Two regulators and a Flint water treatment supervisor are charged in connection to the Flint water crisis on Wednesday. The charges against them range from evidence tampering, other felonies and misdemeanours.
The charges were filed months after the officials accepted that a series of bad decision had caused the Flint water crisis. Two Michigan Department of Environmental Quality (MDEQ) employees and a Flint water treatment supervisor have been charged following an investigation by the office of Michigan Attorney General Bill Schuette, news.com.au reported.
There are six charges against MDEQ engineer Michael Prysby. The charges include misconduct in office, tampering with evidence, conspiracy to tamper with evidence, and engaging in treatment violation.
According to RT, Stephen Busch, the drinking water office’s district supervisor for Lansing and Jackson, has five charges against him which include misconduct in office, conspiracy to tamper with evidence, tampering with evidence and engaging in treatment violations.
Flint’s water quality supervisor, Michael Glasgow, faces two charges. The charges against him are tampering with evidence and willful neglect of duty as a public servant. Glasgow testified in one of the hearings that Michael Prysby told him phosphate was not needed to prevent lead corrosion from pipes.
The lawyers of the three officials were not available for comment.
Michigan Governor Rick Snyder acknowledged the crisis only after the tests last year which revealed a high level of lead in children. The governor then appointed a task force which observed that the crisis was a “case of environmental disaster.”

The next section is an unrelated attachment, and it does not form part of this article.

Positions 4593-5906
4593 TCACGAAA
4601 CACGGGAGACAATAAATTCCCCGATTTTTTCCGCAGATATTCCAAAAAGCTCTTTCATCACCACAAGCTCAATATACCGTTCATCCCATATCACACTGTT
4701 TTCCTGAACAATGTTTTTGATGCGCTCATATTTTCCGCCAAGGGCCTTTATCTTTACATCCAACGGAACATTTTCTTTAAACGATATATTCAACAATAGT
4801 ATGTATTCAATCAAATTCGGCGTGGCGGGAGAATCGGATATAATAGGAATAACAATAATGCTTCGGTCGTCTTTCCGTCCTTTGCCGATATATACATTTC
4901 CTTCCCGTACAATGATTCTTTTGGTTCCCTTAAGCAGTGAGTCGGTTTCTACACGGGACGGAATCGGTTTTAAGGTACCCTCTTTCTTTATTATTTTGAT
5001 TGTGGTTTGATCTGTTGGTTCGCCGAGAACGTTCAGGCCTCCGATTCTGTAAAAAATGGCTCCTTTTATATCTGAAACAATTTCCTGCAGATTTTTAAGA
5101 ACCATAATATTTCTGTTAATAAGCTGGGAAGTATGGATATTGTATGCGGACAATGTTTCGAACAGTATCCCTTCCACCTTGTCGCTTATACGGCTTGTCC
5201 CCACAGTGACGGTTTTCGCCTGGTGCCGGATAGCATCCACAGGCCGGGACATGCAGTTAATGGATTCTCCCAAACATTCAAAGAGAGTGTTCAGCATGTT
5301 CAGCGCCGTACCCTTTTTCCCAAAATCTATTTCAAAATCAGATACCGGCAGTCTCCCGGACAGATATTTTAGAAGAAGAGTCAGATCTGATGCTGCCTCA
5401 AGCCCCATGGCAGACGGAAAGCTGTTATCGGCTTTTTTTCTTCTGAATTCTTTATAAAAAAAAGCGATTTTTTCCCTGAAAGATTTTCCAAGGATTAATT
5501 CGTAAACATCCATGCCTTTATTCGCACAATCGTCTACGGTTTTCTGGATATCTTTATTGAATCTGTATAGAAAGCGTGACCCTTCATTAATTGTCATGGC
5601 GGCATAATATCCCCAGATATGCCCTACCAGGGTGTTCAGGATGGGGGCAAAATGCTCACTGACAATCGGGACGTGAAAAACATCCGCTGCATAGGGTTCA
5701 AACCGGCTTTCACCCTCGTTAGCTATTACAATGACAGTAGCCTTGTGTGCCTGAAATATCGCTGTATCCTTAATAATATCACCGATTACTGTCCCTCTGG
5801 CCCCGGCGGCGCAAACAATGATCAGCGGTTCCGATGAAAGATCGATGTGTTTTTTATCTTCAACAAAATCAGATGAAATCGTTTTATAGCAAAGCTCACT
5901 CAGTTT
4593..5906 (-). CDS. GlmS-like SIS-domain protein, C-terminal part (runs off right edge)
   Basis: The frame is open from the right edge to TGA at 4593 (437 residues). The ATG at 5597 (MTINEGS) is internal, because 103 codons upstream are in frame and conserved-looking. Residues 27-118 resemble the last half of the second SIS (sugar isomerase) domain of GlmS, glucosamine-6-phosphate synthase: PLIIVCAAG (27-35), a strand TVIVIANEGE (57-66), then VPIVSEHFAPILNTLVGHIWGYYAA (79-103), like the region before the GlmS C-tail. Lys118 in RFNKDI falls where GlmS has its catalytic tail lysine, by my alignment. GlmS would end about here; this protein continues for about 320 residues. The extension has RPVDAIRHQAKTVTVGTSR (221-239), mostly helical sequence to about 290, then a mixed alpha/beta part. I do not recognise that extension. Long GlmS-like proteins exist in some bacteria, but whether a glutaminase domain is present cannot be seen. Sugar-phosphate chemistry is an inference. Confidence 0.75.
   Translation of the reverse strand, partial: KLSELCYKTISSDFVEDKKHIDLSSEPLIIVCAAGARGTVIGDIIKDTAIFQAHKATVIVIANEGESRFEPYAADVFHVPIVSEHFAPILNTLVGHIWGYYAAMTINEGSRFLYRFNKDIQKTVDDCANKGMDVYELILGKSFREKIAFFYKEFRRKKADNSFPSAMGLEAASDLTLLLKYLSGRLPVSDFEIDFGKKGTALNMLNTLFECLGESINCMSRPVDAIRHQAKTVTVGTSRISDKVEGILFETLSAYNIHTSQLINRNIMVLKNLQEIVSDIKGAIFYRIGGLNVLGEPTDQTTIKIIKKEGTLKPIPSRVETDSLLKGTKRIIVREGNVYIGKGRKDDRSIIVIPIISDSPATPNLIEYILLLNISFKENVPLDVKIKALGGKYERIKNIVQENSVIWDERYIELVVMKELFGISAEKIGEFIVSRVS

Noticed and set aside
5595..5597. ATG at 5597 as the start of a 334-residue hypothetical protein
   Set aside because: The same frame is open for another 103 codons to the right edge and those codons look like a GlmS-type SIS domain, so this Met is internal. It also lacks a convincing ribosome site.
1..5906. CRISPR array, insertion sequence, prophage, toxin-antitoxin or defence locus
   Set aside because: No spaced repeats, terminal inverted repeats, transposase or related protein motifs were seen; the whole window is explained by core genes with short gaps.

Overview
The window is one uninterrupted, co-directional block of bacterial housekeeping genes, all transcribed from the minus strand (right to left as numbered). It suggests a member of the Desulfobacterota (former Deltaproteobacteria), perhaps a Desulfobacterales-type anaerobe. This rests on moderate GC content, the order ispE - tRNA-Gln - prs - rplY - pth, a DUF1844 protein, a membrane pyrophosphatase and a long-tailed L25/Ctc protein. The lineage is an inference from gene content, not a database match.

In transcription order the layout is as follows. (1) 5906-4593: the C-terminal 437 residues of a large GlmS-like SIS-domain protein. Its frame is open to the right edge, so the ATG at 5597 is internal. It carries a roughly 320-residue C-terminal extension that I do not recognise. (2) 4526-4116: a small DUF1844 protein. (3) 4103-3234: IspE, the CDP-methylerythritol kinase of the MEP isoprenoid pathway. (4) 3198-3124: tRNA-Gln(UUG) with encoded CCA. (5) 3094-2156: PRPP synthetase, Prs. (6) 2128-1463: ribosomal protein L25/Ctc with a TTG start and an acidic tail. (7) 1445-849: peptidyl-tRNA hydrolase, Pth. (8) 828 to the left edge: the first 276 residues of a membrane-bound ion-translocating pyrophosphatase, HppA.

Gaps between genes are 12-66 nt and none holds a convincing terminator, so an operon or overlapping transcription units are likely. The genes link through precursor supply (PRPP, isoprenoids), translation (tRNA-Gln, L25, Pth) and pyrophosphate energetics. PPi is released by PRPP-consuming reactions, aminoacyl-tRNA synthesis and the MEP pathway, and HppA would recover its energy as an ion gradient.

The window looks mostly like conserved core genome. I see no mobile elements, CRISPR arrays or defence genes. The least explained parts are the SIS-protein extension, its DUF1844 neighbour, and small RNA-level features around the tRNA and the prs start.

“I have said all along that bureaucrats making bad decisions failed the people of Flint. The charges filed today raise what happened to a whole new level and we take that very seriously,” Snyder said. Further investigation by Michigan Attorney General Bill Schuette will unfold charges against more individuals.
The charges have been filed one day after a federal judge dismissed a class action lawsuit over the contaminated water which indicated that other such lawsuits could also be dismissed at the federal level.
David Uhlmann, a law professor at the University of Michigan and former chief of the Justice Department’s Environmental Crimes Section, said that between 2005 and 2014, he could not find a single criminal charge under federal Safe Drinking Water Act in federal court which involves public drinking-water system.
“What happened in Flint is a terrible tragedy, but that does not mean that state and city officials acted with the criminal intent required to sustain a conviction,” Uhlmann said according to the Wall Street Journal.
Recently, Hilary Clinton and Bernie Sanders, during their heated debate about the economy, expressed their views on the Flint water crisis.